KEEP KIND AND CARRY ON, could be our new mantra, says Margi Biggs.
Suddenly, people are talking about Rutger Bregman, the Dutch historian and futurist who argues in his newly launched Humankind: A Hopeful History, that “most people, deep down, are pretty decent”.
At this very cruel time in our history, it’s a view that might strike us as counter-intuitive, particularly with newsfeeds constantly updating us on the latest fallouts from polarising ideologies, rising racism and geo-political tensions. To see humans as… human seems to stand in total contrast to the pretty well-entrenched notion that beneath our veneer of civilization we are all brutal, selfish savages.
As Bregman said in a recent media interview: “You know, human beings are just incredibly good compared to other species at cooperating on a scale that other species just can’t, right? Do you really want to live your whole life distrusting other people? That price is way too high to pay”.
He also isn’t fazed by Covid-19 behaviour. He sees people as largely “prosocial. Sure, there is some hoarding and egoism, but most people are willing to help each other.”
So, why is his new book exciting so much public interest? Tourism doyenne Margi Biggs thinks there are two key reasons. “Firstly, the whole world is suffering from bad news fatigue. It makes us desperate for an antidote, something that confirms for us that life is not as tough as it sometimes can appear despite so much physical and financial suffering. But there might be an even more compelling reason. Every day we are being told by opinion leaders that the world as we know it is broken, that Covid-19 has accentuated or laid bare the fault lines in our society. We’re told that the governmental and economic systems that have served the West since World War II need to be revised, modernised and imbued with a greater awareness of and compassion for people and the planet, where the focus is more on collaboration than competition. With greater kindness, in other words.”
For Biggs, the takeout is that by believing in a hopeful future, we are more motivated to make it so. “Take the focus on eco and social sustainability in South Africa. As soon as it became apparent to some members of the wine, food and tourism industries that if they pursued redressive steps as individuals, righting social and environmental wrongs, they could and would inspire others. I’m not saying it has been plain sailing, that there haven’t been false starts or setbacks along the way. But for over 20 years, there have been people aware and brave enough to facilitate sustainability in small, incremental ways intended to improve both the present and future.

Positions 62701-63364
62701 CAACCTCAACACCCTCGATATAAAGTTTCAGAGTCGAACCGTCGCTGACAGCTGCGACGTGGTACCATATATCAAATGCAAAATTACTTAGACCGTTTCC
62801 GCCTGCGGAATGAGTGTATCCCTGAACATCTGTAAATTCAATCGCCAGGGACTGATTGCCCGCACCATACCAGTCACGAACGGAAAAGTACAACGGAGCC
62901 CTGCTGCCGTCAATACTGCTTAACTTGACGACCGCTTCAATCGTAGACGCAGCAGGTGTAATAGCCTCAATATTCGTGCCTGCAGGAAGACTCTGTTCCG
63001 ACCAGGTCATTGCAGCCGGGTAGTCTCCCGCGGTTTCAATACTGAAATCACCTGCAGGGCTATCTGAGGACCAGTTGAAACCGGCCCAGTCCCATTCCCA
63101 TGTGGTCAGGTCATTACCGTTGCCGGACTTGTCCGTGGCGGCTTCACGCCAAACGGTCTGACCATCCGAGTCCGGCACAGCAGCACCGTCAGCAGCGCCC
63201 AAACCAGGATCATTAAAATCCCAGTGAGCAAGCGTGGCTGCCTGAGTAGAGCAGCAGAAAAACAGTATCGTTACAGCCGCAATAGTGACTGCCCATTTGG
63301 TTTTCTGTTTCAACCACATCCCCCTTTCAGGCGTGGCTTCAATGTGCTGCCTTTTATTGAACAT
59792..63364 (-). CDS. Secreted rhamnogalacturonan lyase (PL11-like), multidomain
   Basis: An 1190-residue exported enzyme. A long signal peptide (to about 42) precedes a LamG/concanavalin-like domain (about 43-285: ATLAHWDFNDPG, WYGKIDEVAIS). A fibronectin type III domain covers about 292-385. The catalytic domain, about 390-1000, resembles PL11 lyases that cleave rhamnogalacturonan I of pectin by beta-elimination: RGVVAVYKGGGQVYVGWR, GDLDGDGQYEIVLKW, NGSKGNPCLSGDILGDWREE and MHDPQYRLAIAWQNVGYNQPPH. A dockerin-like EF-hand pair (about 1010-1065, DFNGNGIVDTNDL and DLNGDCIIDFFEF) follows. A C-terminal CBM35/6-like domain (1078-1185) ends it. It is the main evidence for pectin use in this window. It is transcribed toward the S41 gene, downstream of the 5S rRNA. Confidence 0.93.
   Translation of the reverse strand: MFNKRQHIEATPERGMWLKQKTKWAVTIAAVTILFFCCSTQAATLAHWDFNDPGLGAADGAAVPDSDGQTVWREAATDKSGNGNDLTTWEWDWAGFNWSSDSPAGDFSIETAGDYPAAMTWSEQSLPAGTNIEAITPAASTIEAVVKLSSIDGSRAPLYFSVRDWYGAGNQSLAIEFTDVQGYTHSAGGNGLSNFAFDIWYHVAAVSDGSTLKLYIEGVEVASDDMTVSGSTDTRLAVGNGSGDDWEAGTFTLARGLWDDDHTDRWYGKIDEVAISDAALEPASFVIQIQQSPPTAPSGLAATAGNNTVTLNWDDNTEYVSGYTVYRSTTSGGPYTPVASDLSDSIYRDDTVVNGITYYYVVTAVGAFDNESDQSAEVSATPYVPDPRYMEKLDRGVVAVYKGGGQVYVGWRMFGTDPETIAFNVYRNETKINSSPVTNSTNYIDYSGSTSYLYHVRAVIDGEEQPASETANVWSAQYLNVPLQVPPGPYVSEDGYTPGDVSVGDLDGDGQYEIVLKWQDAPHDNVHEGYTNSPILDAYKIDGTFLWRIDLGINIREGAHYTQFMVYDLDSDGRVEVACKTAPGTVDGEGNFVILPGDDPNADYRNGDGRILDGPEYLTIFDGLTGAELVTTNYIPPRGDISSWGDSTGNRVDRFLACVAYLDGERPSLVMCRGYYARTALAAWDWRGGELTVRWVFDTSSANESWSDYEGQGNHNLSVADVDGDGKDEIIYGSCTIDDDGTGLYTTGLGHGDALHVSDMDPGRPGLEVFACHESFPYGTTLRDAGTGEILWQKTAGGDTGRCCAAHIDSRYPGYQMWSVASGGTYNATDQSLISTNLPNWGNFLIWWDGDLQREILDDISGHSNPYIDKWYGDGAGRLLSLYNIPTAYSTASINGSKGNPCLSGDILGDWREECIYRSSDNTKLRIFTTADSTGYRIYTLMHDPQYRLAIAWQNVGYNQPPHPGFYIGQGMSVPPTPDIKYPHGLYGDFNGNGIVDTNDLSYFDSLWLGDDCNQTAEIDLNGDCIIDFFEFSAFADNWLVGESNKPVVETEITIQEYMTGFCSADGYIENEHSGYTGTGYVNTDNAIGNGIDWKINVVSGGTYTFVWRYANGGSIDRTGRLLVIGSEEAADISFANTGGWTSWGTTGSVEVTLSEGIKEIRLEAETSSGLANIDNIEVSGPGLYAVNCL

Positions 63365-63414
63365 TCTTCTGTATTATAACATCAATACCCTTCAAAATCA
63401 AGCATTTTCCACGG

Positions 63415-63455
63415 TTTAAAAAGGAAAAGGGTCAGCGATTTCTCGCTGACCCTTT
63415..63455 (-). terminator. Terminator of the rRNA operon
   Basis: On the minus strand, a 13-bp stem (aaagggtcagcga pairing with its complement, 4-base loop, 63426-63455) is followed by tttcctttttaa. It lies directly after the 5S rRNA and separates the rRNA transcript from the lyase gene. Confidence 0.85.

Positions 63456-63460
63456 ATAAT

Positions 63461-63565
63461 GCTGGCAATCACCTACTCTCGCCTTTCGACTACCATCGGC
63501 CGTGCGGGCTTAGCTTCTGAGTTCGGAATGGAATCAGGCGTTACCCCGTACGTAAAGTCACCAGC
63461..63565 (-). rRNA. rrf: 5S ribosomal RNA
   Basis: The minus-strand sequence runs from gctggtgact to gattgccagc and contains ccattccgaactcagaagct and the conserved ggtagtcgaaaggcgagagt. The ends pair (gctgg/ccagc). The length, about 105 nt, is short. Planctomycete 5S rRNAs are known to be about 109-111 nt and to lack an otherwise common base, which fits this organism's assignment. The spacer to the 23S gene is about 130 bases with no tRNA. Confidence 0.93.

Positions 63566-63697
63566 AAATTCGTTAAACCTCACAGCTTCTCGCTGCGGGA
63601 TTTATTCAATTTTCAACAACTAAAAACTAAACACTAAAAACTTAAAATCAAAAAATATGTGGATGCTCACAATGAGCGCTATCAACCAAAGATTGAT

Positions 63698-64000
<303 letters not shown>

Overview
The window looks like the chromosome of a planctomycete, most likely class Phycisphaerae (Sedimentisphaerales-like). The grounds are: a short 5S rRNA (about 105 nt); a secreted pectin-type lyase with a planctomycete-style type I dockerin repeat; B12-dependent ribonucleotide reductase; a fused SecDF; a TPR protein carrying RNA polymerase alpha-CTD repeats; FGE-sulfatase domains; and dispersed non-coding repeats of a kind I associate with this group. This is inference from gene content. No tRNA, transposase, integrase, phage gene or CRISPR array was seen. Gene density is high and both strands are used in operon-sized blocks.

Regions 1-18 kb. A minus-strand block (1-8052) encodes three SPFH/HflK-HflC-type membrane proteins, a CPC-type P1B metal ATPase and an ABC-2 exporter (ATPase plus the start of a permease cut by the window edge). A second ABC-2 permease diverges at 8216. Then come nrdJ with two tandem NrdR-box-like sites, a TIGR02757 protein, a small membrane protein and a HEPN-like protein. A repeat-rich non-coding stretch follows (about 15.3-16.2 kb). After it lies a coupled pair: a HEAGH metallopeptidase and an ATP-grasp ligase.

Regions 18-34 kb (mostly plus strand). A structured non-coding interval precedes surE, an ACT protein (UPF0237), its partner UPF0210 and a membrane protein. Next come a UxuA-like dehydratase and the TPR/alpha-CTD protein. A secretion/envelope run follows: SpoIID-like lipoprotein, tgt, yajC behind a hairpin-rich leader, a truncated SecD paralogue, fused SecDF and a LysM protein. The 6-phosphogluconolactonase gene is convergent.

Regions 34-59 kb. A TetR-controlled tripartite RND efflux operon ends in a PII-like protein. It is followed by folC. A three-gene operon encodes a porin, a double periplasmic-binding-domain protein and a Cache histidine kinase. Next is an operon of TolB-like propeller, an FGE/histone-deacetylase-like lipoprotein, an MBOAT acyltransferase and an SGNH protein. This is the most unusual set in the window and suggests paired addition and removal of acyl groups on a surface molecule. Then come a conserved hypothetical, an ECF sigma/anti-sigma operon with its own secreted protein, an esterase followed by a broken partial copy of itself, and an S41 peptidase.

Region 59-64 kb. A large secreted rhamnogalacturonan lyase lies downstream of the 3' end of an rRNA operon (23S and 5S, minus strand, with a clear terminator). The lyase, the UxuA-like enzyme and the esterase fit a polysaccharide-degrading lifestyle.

“From advancing education, training, opportunities, careers, research and conservation of land and other resources to devising flexible, imaginative and transformative approaches to how best to strengthen and future-fit our social and physical environment, they are being the change we want to see. They are our beacons. Of course, they show us that the more you do, the more you see there is to do, but essentially, their message is a positive one. They make us hopeful, enthused and energised to learn from them and build on their achievements.
“To borrow a phrase: we need to keep kind and carry on. That should be our mantra and we can express it through wine and food tourism measures designed to address sustainability.”
Biggs, who is convenor of the annual Wine & Food Tourism Awards, is especially excited by this year’s debut WWF Conservation Leader category, created to honour a deserving sustainability champion within the industry. “It’s a critical category. To earn WWF-SA’s endorsement will be high praise for the practitioner who best exemplifies that spirit of kindness to people and planet in workable, resilient ways.”
There are two other categories also open to wine and food tourism practitioners. They are for the most authentic South African experience and the other, for innovation in concepts, products and services.
The Wine & Food Tourism Awards organisers are calling for submissions now, with entries accepted until 31 July. For more information on the terms and conditions, go to https://winetourism.co.za/awards/.
Entries will be assessed by a panel of seasoned experts chaired by Jean-Pierre Rossouw, publisher of Rossouw’s Restaurants and the Platter’s South African Wine Guide.
Up to three honourees would be named for each Wine & Food Tourism Award category on 22 September via online broadcast with final details to be communicated closer to the time.
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